49 “Madama Butterfly,” for one : OPERA

Puccini’s “Madama Butterfly” is the most-performed opera in the US. The opera that we see today is actually the second version that Puccini produced. The original version was first staged in 1904 at La Scala in Milan where it received a very poor reception. Puccini reworked the piece, breaking the second act into two new acts and making some other significant changes. The opera was relaunched a few months later and it was a resounding success.

51 Lorna ___ (Nabisco cookie) : DOONE

Lorna Doone shortbread cookies were introduced by Nabisco in 1912. Presumably, they were named after the famous novel by R. D. Blackmore.

52 Southern Japanese port city : KOBE

Kobe is a city on the island of Honshu in Japan. Here in North America, the city of Kobe is perhaps most famous for its beef. And yes, basketball star Kobe Bryant was named after that very same beef.

59 Havana’s home : CUBA

Havana is the capital of Cuba. The city was founded by the Spanish in the early 1500s after which it became a strategic location for Spain’s exploration and conquest of the Americas. In particular, Havana was used as a stopping-off point for treasure-laden ships on the return journey to Spain.

60 Skier’s way up a mountain : T-BAR

A T-bar is a ski lift on which the skiers are pulled up the hill in pairs, with each pair standing (not sitting!) either side of a T-shaped metal bar. The bar is placed behind the thighs, pulling along the skiers as they remain standing on their skis (hopefully!). There’s also a J-bar, which is a similar device but with each J-shaped bar used by one skier at a time.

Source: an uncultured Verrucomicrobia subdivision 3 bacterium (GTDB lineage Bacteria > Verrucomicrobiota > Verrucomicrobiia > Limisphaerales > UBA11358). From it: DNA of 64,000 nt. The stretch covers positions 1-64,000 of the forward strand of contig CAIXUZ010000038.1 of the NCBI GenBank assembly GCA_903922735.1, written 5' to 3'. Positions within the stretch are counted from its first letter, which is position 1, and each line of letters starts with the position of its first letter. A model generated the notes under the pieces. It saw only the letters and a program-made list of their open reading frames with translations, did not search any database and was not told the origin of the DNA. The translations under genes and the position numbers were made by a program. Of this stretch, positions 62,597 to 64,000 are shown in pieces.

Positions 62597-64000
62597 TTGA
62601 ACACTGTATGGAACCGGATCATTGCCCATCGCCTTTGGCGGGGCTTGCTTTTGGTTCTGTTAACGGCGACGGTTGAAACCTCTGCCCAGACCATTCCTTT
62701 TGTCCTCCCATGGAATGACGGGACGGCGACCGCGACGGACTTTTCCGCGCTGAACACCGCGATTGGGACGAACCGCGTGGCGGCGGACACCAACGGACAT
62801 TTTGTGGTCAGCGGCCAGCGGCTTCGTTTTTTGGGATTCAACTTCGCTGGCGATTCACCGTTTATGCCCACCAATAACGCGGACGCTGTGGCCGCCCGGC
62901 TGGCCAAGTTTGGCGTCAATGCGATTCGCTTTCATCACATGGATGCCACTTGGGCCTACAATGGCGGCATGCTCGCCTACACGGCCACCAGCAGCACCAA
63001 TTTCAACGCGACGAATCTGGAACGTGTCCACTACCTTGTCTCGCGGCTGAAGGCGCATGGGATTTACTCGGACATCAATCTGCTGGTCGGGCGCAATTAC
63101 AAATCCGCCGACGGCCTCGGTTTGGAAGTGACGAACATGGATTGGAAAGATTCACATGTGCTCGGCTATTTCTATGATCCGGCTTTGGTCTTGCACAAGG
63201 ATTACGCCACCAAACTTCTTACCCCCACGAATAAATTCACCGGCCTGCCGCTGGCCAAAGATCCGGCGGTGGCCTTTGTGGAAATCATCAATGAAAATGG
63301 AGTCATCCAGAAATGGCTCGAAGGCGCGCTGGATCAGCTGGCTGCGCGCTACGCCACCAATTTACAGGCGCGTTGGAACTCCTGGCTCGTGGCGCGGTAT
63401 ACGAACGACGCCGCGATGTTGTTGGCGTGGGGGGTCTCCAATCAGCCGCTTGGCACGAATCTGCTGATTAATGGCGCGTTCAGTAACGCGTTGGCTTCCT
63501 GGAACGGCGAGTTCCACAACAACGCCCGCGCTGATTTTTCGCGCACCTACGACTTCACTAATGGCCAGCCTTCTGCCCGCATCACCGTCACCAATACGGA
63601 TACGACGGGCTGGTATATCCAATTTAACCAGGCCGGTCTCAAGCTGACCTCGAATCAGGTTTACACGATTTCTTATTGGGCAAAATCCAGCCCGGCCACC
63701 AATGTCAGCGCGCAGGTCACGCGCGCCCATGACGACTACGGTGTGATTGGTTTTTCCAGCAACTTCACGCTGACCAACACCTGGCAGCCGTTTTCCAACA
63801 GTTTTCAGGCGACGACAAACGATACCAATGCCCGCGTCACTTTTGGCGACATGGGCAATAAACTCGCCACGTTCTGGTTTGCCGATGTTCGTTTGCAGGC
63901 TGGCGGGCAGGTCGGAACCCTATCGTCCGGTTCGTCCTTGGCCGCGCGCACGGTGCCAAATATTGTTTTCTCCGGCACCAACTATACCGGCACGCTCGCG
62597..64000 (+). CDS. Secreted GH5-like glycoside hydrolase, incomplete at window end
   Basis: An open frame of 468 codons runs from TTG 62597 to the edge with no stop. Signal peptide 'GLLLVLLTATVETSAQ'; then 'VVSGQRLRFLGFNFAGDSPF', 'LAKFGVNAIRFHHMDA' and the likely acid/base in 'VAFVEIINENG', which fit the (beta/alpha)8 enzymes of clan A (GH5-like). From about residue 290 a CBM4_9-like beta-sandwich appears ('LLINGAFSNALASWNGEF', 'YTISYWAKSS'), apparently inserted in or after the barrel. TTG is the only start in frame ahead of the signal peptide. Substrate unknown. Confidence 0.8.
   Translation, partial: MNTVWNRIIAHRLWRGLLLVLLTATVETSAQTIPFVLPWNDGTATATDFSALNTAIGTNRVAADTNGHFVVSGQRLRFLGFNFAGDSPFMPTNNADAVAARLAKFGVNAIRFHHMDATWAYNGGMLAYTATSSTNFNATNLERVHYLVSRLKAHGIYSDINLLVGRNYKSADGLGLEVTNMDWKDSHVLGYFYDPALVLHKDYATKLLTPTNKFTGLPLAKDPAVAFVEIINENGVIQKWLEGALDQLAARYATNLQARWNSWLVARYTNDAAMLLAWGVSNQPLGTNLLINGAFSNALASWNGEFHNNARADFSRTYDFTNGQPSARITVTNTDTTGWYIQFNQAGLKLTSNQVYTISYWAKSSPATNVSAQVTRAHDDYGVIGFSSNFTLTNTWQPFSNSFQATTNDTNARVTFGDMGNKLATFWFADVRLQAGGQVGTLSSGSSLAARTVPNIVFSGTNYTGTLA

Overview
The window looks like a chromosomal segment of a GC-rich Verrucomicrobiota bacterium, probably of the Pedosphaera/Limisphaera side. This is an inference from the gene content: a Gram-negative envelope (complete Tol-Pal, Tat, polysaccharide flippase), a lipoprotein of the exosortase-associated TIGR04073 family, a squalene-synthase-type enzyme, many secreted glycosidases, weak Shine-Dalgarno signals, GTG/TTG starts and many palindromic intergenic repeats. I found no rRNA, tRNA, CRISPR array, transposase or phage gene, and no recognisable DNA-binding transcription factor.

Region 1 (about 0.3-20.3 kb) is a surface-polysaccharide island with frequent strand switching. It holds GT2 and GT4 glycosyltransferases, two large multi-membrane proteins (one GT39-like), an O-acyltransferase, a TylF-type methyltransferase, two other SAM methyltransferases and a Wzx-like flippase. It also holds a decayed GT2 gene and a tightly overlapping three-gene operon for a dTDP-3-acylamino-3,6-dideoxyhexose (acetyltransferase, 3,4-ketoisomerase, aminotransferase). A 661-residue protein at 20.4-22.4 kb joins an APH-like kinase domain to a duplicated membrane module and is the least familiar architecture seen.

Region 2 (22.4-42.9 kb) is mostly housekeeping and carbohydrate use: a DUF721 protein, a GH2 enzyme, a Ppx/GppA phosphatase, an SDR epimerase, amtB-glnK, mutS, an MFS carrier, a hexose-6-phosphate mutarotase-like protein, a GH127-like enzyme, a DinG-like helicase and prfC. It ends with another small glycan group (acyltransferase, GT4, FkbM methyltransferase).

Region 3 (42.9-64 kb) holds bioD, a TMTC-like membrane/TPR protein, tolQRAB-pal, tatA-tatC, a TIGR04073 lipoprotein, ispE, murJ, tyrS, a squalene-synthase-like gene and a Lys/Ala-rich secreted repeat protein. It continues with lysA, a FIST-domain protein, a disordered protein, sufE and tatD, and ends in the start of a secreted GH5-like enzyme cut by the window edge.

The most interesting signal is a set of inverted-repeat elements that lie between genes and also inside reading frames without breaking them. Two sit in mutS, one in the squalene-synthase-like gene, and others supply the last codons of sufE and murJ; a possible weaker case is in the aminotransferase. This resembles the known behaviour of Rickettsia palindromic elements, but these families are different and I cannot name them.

62 Org. that cleans up oil spills : EPA

Environmental Protection Agency (EPA)

64 Drug to trip on : LSD

LSD (known colloquially as “acid”) is lysergic acid diethylamide. A Swiss chemist named Albert Hofmann first synthesized LSD in 1938 in a research project looking for medically efficacious ergot alkaloids. It wasn’t until some five years later when Hofmann ingested some of the drug accidentally that its psychedelic properties were discovered. Trippy, man …

Complete List of Clues/Answers

Across

1 Rights org. : ACLU
5 “It was 20 years ___ today …” (Beatles lyric) : AGO
8 Separately : APART
13 Minnesota’s “crazy” state bird : LOON
14 Roosters’ mates : HENS
16 New ___, India’s capital : DELHI
17 Another name for [see shaded squares] : MR SCRATCH
19 Souped-up engine sound : VROOM!
20 “19,” “21” and “25” singer : ADELE
21 Rod and ___ (fishing equipment) : REEL
23 The “M” of MSG : MONO-
24 Give a quick greeting : SAY HI
26 Another name for [see shaded squares] : LUCIFER
28 Refrigerated : COLD
30 Praiseful poem : ODE
32 Rug rat : TOT